Moon is key to when jellyfish hit beach: Study

A fish swims inside a transparent jellyfish in an image captured by photographer Tim Samuel in the Pacific Ocean off the coast of Australia.
A fish swims inside a transparent jellyfish in an image captured by photographer Tim Samuel in the Pacific Ocean off the coast of Australia.PHOTO: REUTERS

JERUSALEM (AFP) - Swimmers wanting to avoid being stung by jellyfish may want to watch the sky as much as the sea after Israeli researchers found a link between their arrival and the phase of the moon.

The Israeli study found the lunar calendar is a key determinant of when jellyfish arrive on the Mediterranean country's shores.

In the middle of the lunar months - the days before and during the full moon - jellyfish are far more likely to swarm the beach, potentially stinging humans, the research found.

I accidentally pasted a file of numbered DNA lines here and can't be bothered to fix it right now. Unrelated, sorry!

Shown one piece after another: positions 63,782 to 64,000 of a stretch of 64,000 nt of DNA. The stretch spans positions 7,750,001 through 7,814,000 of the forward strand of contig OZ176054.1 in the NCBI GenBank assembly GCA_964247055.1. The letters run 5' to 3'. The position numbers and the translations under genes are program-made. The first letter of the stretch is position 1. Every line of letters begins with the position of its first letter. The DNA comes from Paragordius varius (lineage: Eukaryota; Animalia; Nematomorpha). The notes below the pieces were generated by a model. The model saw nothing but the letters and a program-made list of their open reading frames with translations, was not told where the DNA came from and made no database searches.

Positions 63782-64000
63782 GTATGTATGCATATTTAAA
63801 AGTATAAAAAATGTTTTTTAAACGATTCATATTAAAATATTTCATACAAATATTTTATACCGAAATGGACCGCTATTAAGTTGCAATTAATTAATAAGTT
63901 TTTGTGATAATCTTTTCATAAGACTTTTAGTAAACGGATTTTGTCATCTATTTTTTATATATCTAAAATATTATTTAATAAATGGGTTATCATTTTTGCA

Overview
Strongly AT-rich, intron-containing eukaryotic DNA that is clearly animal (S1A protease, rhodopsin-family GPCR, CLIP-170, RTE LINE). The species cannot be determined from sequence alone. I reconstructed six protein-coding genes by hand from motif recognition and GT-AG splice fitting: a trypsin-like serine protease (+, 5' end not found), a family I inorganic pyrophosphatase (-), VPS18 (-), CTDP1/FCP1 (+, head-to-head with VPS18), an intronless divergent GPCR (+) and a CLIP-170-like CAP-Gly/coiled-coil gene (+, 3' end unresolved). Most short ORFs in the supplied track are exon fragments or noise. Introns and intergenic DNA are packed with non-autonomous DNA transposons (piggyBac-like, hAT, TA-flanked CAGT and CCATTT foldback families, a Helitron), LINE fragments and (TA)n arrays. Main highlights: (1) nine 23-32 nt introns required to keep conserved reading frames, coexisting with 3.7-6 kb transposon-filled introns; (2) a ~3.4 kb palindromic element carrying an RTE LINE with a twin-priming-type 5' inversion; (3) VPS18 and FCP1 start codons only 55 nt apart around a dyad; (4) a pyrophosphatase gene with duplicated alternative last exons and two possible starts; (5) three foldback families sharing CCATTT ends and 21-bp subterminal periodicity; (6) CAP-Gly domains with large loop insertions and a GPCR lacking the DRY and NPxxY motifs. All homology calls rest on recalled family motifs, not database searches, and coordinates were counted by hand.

"We were surprised by our findings," researcher Avi Algazi told AFP. "We knew the moon has a big influence on a lot of things but we didn't so far have statistical data on the correlation between jellyfish and the moon."

The research was conducted by the Israel Electric Corporation in conjunction with the University of Haifa in northern Israel.

The jellyfish are a threat to Israel's power supply as they get sucked into the country's main power station, which uses sea water for cooling.

The researchers looked at when the power station was most badly affected by the jellyfish and correlated it with the moon and water temperatures.

In total, 94 per cent of jellyfish swarms arrived after the middle of the year when the seas are warmer and during the second and third weeks of the lunar month.

The ideal water temperature for the jellyfish is between 28.2 and 30 degrees, the research found.

Algazi stressed the research so far only applied to local conditions but said he hoped "the results could be checked in other parts of the world."